If you believe the headlines, you would assume everything Donald Trump touches turns to gold.  Not so. Trump has only demonstrated an ability to make deals that benefit him personally. Four times he bailed on his own casinos to shield himself from their impending bankruptcies. And then there is Trump Magazine, Trump Airlines, Trump Steaks/Steakhouse, Trump Vodka, and most famously Trump University, to name only a few — all bankrupt or closed, and massive failures.  “Losers” as Trump is fond of saying.
He has constantly cozied up to big government to trample the little guy, either by abusing private property rights, or selling out small contractors and vendors, many of whom lost their life savings. Just ask elderly widow Vera Coking, whom Trump attempted to displace via eminent domain laws to make way for a limousine parking lot for his New Jersey casino — the same casino he put into bankruptcy. Vera stood tall against the politically-connected billionaire Trump for years in court, enduring his practice of belittling personal attacks. She eventually won and called Trump a “maggot, a cockroach, and a crumb.”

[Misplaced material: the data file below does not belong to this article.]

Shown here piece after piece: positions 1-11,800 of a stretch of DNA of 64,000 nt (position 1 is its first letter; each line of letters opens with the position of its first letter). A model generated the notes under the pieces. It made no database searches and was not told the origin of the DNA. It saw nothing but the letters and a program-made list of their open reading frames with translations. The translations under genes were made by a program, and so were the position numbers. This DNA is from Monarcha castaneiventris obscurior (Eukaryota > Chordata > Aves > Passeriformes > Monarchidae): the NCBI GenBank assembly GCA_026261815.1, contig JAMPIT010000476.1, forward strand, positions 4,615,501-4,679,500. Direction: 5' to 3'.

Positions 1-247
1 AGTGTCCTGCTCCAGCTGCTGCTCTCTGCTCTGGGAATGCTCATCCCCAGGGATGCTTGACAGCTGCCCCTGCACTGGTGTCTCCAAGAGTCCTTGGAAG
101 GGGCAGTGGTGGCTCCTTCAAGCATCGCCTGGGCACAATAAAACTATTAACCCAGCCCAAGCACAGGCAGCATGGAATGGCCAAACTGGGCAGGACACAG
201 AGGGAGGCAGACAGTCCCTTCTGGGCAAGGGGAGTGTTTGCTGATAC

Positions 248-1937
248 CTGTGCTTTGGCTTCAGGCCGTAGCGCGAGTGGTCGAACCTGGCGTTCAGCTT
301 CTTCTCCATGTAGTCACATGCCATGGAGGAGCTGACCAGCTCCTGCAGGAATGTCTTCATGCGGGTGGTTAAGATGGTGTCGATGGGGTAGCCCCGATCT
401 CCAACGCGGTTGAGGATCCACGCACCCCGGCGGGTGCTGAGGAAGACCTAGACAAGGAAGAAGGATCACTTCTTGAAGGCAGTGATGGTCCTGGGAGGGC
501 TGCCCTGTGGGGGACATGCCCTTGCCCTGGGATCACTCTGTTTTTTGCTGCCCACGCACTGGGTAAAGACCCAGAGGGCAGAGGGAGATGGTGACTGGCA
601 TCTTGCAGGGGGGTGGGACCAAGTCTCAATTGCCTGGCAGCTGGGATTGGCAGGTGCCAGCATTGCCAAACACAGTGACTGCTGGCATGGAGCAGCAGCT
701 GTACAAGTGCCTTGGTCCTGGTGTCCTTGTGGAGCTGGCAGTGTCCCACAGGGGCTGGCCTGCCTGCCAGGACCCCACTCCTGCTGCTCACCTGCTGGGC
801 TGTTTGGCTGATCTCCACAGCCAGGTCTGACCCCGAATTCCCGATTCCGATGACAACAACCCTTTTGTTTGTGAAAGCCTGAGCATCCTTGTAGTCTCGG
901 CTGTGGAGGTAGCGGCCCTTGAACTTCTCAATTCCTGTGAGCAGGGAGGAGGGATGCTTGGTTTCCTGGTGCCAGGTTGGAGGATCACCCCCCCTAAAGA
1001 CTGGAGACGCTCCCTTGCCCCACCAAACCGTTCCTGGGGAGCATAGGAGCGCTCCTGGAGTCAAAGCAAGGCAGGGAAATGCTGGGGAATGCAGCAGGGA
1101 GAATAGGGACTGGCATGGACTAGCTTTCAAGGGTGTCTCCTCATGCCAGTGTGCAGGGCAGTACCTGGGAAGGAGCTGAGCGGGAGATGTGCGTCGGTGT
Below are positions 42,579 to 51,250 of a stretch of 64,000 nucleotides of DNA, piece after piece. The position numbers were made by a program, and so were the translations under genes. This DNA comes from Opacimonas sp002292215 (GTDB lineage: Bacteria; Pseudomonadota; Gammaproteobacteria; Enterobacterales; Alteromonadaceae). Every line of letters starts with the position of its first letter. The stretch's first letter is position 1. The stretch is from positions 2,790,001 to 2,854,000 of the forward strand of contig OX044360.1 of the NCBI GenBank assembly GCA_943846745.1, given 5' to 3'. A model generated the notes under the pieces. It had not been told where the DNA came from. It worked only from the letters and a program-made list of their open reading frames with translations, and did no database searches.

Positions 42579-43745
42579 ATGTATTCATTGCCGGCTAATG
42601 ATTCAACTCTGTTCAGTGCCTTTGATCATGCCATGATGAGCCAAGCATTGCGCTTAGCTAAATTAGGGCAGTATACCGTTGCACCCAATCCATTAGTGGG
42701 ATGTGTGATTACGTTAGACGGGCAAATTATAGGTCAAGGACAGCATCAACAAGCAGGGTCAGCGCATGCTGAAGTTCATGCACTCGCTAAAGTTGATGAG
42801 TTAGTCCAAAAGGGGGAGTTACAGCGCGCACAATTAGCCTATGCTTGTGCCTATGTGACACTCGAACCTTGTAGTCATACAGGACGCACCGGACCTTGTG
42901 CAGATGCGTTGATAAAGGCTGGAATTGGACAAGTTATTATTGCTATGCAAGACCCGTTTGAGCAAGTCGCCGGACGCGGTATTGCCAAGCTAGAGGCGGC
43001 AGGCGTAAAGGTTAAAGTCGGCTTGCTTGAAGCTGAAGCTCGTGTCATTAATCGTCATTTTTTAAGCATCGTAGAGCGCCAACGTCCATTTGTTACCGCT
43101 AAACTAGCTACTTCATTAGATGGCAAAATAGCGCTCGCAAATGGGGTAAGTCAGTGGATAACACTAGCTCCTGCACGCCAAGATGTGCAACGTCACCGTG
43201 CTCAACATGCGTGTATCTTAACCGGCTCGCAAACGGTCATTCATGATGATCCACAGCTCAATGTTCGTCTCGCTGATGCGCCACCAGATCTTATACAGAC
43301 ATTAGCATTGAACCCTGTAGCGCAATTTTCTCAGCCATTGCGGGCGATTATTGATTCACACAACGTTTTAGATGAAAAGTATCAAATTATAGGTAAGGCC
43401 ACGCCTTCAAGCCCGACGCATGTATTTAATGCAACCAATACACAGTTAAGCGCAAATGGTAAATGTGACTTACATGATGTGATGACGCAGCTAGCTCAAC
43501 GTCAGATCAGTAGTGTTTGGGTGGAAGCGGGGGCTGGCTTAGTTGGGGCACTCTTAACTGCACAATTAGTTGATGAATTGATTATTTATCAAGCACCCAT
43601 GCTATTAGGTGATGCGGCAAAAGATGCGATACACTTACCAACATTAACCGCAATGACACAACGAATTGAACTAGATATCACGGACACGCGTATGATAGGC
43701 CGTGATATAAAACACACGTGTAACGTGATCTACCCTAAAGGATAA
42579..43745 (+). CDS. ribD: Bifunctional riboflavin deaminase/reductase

5. “Trump will end illegal immigration”
Trump has pledged to build a massive wall on our southern border and to make Mexico pay for it. Meanwhile he has promised to deport 11 million+ illegals, without explaining how, then plans to allow them all back in legally according to criteria he has yet to fully explain.  
We agree illegal immigration is a problem that must be solved. Trump’s solution is delusional, strikes us as xenophobic — and truthfully, will never happen. If anything, Trump’s demagoguery on immigration showcases the emptiness of many of his promises. As President Obama has learned, American presidents don’t dictate laws. The Senate and House would have to pass any change of this magnitude, and such a solution has little to no chance of being approved. Border security and immigration enforcement are realistic fixes. Rounding up 11 million+ people and sending them back to Mexico is not practical or realistic, let alone humane. Those who rightfully want to solve the problem of illegal immigration deserve more than crowd pleasing platitudes. And it’s certainly worth noting that Donald Trump criticized Mitt Romney for being too harsh on immigration back in 2012. This is just another issue where Donald Trump had a very recent and rather convenient conversion.